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Comparative studies

Responsibility for child and elderly care: who should cover the costs? A comparison of Baltic and Nordic countries

Using data from the International Social Survey Programme (2012), this study compares public attitudes towards who should cover the costs of caring for children and older people in five Nordic countries (Finland, Sweden, Norway, Iceland and Denmark) and two Baltic ones (Latvia and Lithuania). The study found interesting differences between both groups of nations: citizens from Baltic countries consider the role of the family more important than their counterparts in Nordic countries.

Wed, 04/10/2019 - 13:48

"Family matters": A systematic review of the evidence for family psychoeducation for major depressive disorder

The first aim of this systematic review was to evaluate the evidence for family psychoeducation (FPE) interventions for major depressive disorder (MDD). A second aim was to compare the efficacy of different modes of delivering face-to-face FPE interventions. Ten studies (based on nine distinct samples) were identified comprising four single-family studies, four multifamily studies, one single versus multifamily comparative study, and one peer-led, mixed-diagnosis study. Seven studies measured patient functioning and six reported positive outcomes.

Mon, 03/25/2019 - 10:25

Informal caregiving transitions, subjective well-being and depressed mood: Findings from the English Longitudinal Study of Ageing

Objectives: To prospectively investigate the impact of transitions in informal caregiving on emotional well-being over two years in a large population study of older people. Methods: Information on provision of unpaid care in 2004/2005 and 2006/2007 was available for 6571 participants in the English Longitudinal Study of Ageing.

Mon, 11/19/2018 - 16:58

Does group intervention have benefits on expressed emotion and social support in carers of persons with first episode psychosis?

Family interventions in chronic psychosis are well established through systematic reviews and meta-analyses. Such reviews report that family intervention might reduce relapse and improve compliance with medication and reduction in levels of expressed emotion (EE). However, most of the previous research has been conducted in caregivers with chronic schizophrenia, and the effects of family interventions in the early stages are largely unknown.

Wed, 06/06/2018 - 15:38

Older people from white-British and Asian-Indian backgrounds and their expectations for support from their children

The importance of ties between older people and their children has been widely documented as a fundamental component in the provision and receipt of support. While the reference to such support is usually made in a benign manner, it is overly simplistic to assume that support provided by family members will always and necessarily lead to positive outcomes for older people. A person's perception of the adequacy or quality of support is inevitably influenced by his or her expectation of the type, frequency and source of support preferred or required.

Thu, 07/20/2017 - 15:24

The support of parents in old age by those born during 1945-1954 : a European perspective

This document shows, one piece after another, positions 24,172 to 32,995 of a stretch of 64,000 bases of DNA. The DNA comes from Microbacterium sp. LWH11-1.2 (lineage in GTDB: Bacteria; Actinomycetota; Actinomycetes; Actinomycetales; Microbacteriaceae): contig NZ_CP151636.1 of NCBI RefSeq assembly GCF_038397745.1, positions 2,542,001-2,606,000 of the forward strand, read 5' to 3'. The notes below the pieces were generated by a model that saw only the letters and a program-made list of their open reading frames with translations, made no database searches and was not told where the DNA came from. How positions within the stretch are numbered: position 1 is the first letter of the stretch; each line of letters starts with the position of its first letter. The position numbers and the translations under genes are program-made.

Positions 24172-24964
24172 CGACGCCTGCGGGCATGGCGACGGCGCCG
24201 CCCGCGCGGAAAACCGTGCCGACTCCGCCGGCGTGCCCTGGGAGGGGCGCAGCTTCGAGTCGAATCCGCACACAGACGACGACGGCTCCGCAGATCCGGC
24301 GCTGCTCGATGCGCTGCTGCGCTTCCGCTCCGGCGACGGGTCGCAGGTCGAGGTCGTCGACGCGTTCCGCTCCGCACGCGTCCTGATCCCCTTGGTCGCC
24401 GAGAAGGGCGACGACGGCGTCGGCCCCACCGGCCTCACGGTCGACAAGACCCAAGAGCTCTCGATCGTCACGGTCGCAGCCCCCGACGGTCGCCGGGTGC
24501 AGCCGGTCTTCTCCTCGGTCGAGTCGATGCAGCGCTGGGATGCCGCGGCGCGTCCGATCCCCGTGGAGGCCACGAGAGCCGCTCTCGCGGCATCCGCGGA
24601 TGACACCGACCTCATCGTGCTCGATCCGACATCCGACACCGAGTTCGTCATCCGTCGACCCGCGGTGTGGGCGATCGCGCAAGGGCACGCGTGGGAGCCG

In 2004 in Europe, more than two-thirds of those born during 1945–54 had a parent or parent-in-law alive, and the rates of co-residence with their ascendants ranged from less than four per cent in Sweden, Denmark and The Netherlands, to between 17 and 24 per cent in Italy, Spain and Greece. The proportions that had provided practical help to their parents during the previous 12 months had a north-south gradient, from approximately one-in-three in the northern countries to 15 per cent or less in the southern countries.

Thu, 07/20/2017 - 15:22

Between elderly parents and adult children : a new look at the intergenerational care provided by the 'sandwich generation'

The ‘sandwich generation’ has been conceptualised as those mid-life adults who simultaneously raise dependent children and care for frail elderly parents. Such a combination of dependants is in fact very unusual, and the more common situation is when adults in late mid-life or early old age have one or more surviving parents and adult but still partly dependent children.

Thu, 07/20/2017 - 15:21

Coping strategies of families in HIV/AIDS care: some exploratory data from two developmental contexts

Caring for a family member with HIV/AIDS presents multiple challenges that strain a family's physical, economic and emotional resources. Family carers provide physical care and financial support and deal with changes in family relationships and roles, often with little support from outside of the family. Carers in developing countries face even greater challenges, due to lack of medical and support services, poverty and widespread discrimination against those with HIV/AIDS.

Thu, 07/20/2017 - 15:21

A comparison of elderly day care and day hospital attenders in Leicestershire: client profile carer stress and unmet need

Traditionally, day care for elderly persons has been provided by health or social services; however, recently facilities have been developed by voluntary organizations. This study was conducted to examine the characteristics of elderly clients with mental health problems attending these various settings, and to identify any areas of unmet need.

Thu, 07/20/2017 - 15:20

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